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What’s really included in a builder’s quotation?

The questions you should ask your builder to avoid hidden costs

When you’re looking for the right builder for your new home, it’s crucial to make sure you’re comparing apples with apples. And one of the areas where builders differ most is with their inclusions. In this news post, the GW Homes team take a look at the common ways builders calculate a price – and give you some pointers on how you can choose the best method for yourself.

The difference between “turn-key” and “base price plus”

Spend any time talking to builders about their prices or quotes and you’ll likely hear the terms “turn-key” and “Base Price Plus” being used. Before you lock in one option or the other, naturally the first step is to work out which method will be best for you. But what does turn-key really mean? And what can you expect to have included in your home if you opt for a turn-key package? Well, as its name suggests, a turn-key package should really be an “all-in” package, that comes complete with everything you (or your tenants if you’re building an investment property) need to simply open the door and move in. In most cases, that includes things like:
  • Carpets
  • Blinds
  • Floor coverings
  • Dishwasher
  • Driveway
  • Letterbox
  • Clothesline
  • Landscaping
  • ...and more.
If you are building as an investment, you can see how a turn-key package home lets you start earning a return immediately. At GW Homes, we believe that even with a turn-key package home, you should still have flexibility – and be able to swap out features for other makes or models that suit you better. But if you’re looking for even more flexibility, a “base price plus” contract may fit your needs better.

What to look out for with a “base price plus” quotation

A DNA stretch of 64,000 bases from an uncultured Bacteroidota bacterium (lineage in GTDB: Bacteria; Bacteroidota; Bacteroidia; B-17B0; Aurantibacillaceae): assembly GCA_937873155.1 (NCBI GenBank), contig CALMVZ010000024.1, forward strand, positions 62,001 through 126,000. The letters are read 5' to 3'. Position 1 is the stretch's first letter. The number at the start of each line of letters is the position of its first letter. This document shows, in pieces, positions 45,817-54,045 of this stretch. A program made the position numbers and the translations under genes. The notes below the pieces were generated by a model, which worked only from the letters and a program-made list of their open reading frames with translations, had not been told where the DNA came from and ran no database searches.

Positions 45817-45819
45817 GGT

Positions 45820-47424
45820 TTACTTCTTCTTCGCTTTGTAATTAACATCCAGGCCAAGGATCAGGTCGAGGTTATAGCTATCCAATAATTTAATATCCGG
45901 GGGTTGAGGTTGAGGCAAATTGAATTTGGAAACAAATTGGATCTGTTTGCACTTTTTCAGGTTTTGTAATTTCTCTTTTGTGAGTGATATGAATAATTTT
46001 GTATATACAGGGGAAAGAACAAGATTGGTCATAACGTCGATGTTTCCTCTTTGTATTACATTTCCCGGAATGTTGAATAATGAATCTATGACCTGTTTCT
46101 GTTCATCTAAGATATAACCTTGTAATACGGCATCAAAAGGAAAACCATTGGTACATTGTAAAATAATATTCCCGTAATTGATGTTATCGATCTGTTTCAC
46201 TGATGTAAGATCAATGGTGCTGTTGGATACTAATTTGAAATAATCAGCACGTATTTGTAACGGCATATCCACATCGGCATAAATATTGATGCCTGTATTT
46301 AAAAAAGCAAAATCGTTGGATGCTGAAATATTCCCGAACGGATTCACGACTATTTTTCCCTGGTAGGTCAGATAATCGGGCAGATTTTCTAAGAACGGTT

If you’re looking for a totally customised home designed completely to your requirements, you may wish to consider a ‘base price plus’ quote. With this method your builder will give you a base price to build a home with a set basic inclusions list. You are welcome to add to them – that’s where the “plus” comes in. At an inclusions meeting you can decide for yourself what you’d like to add (or remove) to this inclusions list, to make the home perfect for you and your family. This helps to get rid of the grey areas around your quotation.

The one question you must remember to ask your builder

Whichever quotation method you choose, the key thing to ask your builder when you’re presented with a quotation is:

“Is that going to be my contract figure?”

Why is that so important? It’s because some builders provide initial quotes that don’t include some items which are mandatory when you’re building a home. These include QBCC insurances, the QLeave levy, Building Approval and Development Approval fees, costs for any council relaxations, and more – all of which are set out in the National Construction Code. Some building companies use this as an excuse not to include them in their quotations – yet you’ll always have to pay them anyway. To save yourself a surprise, check that these mandatory items are included in your contract figure.

What you need to know about Provisional Sums

If you’ve ever had a good look at a builder’s contract, chance are you would have seen items labelled, ‘provisional sum’. While that name might set off warning bells for you, in fact provisional sums aren’t necessarily to be feared. It’s just a matter of understanding them and making sure they work for you. So what is a provisional sum? Basically, it’s a cost that’s included in a building quotation as a token amount, allocated to a particular item – let’s say $5,000 for carpet. This provisional sum helps give you an initial idea of your costs. Then, once the actual item has been chosen, these provisional costs will be firmed up. The builder passes on the cost of the item to you, along with a margin to cover their time and labour. At GW Homes we add a margin of 10%, while other builders add up to 20%. At this point one of two things will happen:
  • If the actual cost is over the provisional sum, you will need to budget for the additional cost
  • If the actual cost is under the provisional sum, then you should receive a refund for the difference from your builder.
To ensure transparency with provisional sums, your builder must retain and present any invoices and documentation around these costs. Note that ground works, because of their very nature, will be listed as a provisional sum since they deal with things underground and out of sight.

Like to get an idea of your home building costs? Talk to us

The GW Homes team will be happy to talk through your building quotation possibilities, to make sure you select the right option for your needs. To find out more about home building contracts, call our friendly team on 07 3393 1399 or get in touch with us online. 

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